8 Ways to Nail a Listing Presentation

As a new agent, the key to getting ahead in the real estate market lays in mastering listing presentations. If you focus on generating a robust listing and building inventory, you will have a jump start on capitalizing on this hot sellers’ market. Each listing you earn gives you the opportunity for five to seven other deals, and the exposure you gain by having your sign in the yard creates new opportunities with other listings and buyers.

Here are eight key tips to help you get the listing appointment, complete a killer a presentation and follow up to keep your client happy.


  1. Identify your unique value proposition. Spend time determining what makes you better or different from your competition. Then, incorporate it into your business model.
  2. Quantify your value proposition. By quantifying your efforts and value, a seller can better understand how your expertise will help them and the sale of their home. Sellers do not care about how awesome you are unless they know how it is going to benefit them.
  3. Study the neighborhood before the listing appointment. Learning the neighborhood will help you familiarize yourself not only with the potential listing’s neighborhood, but also with the details of the city’s hyper-local markets.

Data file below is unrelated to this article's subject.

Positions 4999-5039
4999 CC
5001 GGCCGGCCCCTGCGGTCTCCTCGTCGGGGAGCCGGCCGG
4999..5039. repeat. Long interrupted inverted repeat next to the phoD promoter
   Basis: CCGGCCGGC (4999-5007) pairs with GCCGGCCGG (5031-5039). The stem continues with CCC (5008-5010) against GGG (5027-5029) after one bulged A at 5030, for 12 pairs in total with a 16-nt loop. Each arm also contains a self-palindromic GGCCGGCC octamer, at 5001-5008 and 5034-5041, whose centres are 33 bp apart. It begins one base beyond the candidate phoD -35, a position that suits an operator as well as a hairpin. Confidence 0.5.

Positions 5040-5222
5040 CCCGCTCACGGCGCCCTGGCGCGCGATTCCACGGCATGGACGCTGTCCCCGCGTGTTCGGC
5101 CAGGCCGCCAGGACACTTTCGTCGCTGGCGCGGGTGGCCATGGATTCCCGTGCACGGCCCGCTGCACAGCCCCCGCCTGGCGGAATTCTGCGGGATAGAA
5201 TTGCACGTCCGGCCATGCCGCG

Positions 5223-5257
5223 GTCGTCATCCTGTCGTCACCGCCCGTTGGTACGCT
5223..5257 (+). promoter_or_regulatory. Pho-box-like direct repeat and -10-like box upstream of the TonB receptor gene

4. Prepare a marketing plan. A property marketing plan could include the following components:
    • Demographics of the subject neighborhood
    • Strengths, weaknesses, opportunities and threats in the market area and how each could impact the sale of the subject property
    • The most likely buyer and how you intend to reach him or her
    • Comparable sold and competing properties
    • Benchmark net-out figures
  5. Research the seller. A listing appointment is no different than a job interview. Someone looking for a job would be well-advised to research the company they are interviewing with; you should similarly research prospective sellers. Search on Google, Facebook or LinkedIn to better understand your potential clients’ interests or backgrounds before the appointment.


  1. Get to know the house. Don’t be afraid to take notes or pictures of specific features of the subject property. Ask the seller questions like why they are moving, when they would like to have their property sold, if there are any maintenance items that need to be addressed before listing and who the decision makers are.
  2. Objections are only unanswered questions. Many sellers have similar concerns when listing their home. You should practice rebutting common seller objections.


  1. Don’t abandon the seller. You should commit to openly communicate with your clients weekly. Schedule a time every week to touch base with the seller so they understand what marketing and social media you have been doing to help get their home sold.  Staying in consistent contact helps you manage their expectations.

Above all, listen to what your seller has to say. Give them the opportunity to explain what they need and want, and then you can help solve their issues. Be prepared, and do your homework prior to the appointment.

Written by Pam Baker
Managing Broker
ReeceNichols Real Estate, West